Queen's Market is next to Upton Park underground station, in Newham, East London. The market is open Tuesdays, Thursdays, Fridays and Saturdays and has eighty stalls and sixty shops. It is a lifeline to people on low income: it sells fresh fruit and vegetables at low prices. The market is a hundred years old and it caters for the area’s diverse ethnic populations. A report by NEF illustrated the significant social and economic benefits of the market. See also the campaign's website.
All this was threatened by Newham Concil's plan to long-lease the market to developers St Modwens. St Modwens planned to bring in an Asda, but Asda pulled out of the project in June 2006. However the developers have not pulled out yet and at essence the plans remain the same. The market will not be safe until St Modwens pull out as well.
Developers plan to destroy the small shops round the market and the five units of social housing at the back and build shopping units, a library and service centre and 214 flats. The Council still claim that every stallholder will have a pitch in whatever space will remain but refuse to give measurements, and have not retracted their statement that the market “suffers from a proliferation of certain uses such as meat sales and fruit and vegetables”! The livelihoods of the traders would be put at risk from high service charges and the long disruption of building work as well. This happened at Edmonton Green, a nearby market in North London in the hands of St Modwens. The traders would also be competing with national chains for unit space.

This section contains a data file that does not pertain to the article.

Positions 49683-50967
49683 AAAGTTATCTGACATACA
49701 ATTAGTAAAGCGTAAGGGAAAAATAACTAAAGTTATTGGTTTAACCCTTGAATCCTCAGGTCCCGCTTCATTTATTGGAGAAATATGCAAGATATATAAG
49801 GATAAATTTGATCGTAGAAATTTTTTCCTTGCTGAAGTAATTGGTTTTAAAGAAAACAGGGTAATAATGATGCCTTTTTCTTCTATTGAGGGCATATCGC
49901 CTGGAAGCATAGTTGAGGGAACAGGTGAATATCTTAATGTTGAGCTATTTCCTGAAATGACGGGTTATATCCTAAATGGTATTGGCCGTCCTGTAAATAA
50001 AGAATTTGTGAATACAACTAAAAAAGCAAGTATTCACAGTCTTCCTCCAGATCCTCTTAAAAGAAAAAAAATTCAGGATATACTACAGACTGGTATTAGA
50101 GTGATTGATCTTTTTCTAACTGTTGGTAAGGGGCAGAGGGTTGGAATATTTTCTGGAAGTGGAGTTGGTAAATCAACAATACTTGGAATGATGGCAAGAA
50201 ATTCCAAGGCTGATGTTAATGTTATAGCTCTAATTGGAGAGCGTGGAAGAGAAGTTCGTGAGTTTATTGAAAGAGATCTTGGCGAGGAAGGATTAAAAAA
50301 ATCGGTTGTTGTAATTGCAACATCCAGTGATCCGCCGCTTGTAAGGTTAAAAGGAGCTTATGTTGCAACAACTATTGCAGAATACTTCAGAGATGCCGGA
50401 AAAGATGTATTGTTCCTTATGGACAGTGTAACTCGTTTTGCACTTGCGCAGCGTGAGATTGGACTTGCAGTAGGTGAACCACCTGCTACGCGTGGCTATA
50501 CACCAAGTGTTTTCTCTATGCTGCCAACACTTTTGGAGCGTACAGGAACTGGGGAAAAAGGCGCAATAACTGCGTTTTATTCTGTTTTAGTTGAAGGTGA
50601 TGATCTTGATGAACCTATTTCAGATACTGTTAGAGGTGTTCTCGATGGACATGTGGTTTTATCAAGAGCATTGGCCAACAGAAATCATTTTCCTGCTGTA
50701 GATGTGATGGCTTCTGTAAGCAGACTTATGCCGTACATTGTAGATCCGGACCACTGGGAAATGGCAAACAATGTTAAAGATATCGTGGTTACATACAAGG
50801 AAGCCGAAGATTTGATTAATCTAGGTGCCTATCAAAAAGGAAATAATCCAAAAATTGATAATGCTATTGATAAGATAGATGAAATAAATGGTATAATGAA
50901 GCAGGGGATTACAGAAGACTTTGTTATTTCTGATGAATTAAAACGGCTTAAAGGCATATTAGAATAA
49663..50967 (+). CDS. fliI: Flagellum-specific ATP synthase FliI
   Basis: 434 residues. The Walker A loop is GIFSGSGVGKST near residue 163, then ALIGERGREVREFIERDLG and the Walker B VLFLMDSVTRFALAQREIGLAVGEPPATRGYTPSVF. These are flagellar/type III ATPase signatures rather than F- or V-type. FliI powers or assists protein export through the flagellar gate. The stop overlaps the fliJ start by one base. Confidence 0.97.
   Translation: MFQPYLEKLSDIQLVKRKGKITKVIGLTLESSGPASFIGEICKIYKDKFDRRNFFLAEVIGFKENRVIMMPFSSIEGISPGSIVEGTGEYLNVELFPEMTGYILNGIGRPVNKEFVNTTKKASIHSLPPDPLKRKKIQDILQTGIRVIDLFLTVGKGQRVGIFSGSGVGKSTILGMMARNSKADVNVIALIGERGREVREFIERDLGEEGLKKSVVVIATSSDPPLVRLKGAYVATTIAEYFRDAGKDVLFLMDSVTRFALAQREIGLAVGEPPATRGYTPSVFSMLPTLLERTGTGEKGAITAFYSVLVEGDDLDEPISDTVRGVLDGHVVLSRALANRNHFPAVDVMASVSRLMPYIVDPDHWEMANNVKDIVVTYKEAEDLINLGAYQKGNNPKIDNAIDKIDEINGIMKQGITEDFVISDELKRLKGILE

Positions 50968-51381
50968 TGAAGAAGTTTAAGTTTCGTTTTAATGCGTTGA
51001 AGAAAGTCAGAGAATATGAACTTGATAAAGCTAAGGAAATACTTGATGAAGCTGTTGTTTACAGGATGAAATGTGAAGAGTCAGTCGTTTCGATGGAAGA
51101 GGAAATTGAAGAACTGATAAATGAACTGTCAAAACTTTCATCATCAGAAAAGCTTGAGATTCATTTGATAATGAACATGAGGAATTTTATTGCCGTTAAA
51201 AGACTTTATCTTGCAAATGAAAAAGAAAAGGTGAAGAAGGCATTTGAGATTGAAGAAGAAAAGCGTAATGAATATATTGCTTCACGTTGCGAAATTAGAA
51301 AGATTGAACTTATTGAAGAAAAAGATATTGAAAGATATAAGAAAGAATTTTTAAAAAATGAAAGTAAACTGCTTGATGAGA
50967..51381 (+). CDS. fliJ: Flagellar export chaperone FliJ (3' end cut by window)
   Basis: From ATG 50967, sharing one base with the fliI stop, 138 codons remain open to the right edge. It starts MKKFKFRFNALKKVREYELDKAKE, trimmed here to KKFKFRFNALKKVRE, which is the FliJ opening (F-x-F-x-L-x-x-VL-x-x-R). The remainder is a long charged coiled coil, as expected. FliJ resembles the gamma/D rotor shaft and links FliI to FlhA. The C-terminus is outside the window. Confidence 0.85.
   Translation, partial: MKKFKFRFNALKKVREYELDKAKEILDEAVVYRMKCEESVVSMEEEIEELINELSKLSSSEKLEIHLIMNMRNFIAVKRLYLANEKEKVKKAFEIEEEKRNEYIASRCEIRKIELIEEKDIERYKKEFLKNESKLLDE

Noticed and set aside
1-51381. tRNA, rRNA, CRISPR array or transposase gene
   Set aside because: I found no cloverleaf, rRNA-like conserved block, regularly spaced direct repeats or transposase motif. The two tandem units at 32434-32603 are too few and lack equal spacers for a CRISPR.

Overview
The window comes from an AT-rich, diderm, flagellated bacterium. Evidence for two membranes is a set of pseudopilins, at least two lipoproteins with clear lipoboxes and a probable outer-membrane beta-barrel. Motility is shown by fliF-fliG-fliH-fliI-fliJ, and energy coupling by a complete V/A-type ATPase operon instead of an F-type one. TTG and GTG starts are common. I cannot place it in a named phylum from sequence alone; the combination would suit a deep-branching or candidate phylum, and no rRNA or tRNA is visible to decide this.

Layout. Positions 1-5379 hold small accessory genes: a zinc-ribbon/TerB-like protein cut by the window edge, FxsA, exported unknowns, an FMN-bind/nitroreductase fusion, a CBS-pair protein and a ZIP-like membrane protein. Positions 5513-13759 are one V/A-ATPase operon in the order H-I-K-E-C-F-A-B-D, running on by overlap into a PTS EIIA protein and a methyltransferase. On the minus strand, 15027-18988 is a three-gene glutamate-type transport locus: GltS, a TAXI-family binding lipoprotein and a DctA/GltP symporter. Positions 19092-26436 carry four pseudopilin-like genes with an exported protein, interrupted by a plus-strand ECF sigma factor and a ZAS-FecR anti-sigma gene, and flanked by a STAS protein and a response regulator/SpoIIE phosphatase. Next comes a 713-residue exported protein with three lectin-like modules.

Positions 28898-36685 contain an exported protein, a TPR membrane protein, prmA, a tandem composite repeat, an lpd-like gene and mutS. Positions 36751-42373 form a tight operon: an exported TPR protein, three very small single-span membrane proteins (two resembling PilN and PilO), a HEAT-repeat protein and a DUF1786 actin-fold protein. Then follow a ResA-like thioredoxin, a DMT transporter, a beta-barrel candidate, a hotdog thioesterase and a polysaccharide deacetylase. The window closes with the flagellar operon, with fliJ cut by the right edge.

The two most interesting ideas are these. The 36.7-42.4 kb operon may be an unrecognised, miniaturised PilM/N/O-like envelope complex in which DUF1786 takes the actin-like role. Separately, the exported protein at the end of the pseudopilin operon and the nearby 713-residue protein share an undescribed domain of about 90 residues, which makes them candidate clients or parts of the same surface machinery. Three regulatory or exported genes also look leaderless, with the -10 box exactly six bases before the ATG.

As regards the rest of the development, there is already a library, a service centre and a Tesco store within five minutes walk of the market. The flats are to be sold at “market value” rather than providing social/affordable housing. Newham residents will get the first option to buy - but this is a low-income area, and the flats are on a prime site, in an Olympic borough. They will fetch millions in the current property market, and are of course is what is driving the development.
The campaign also grabbed headlines in local and national press, on radio and TV, and featured in a feature film about Asda - Wal-Mart. The group held a fundraising event at West Ham United's football ground Upton Park and found that many football fans had heard of the market and backed the campaign (see press coverage for more information). Campaigners also presented a Valentines Day card to market shopkeepers to show how much the market was loved (see press coverage for more information).
Research showed that the development was not welcome. The East London Community Organisation (TELCO) including local trades unions, churches and mosques held a month long consultation with over 5000 Newham people, which found in December 2005 that the majority did not want an Asda in their market. In May 2006 the New Economics Foundation published a report on Queens Market highlighting the threat posed to the economic and social value of the market by the development and suggesting that it could be run as a social enterprise.
Top tips from Friends of Queen’s Market:
have regular open planning meetings so everyone is in the picture
don’t expect everyone to have an email address: be prepared to pay for calls to mobiles to contact your supporters and build the campaign
use the local press
don’t dismiss wacky ideas for action: it’s better to let campaign members be creative, they will lose heart if you pour cold water on them
be patient with fellow campaigners because the bigger the campaign gets the more likely that some of them will drive you crazy!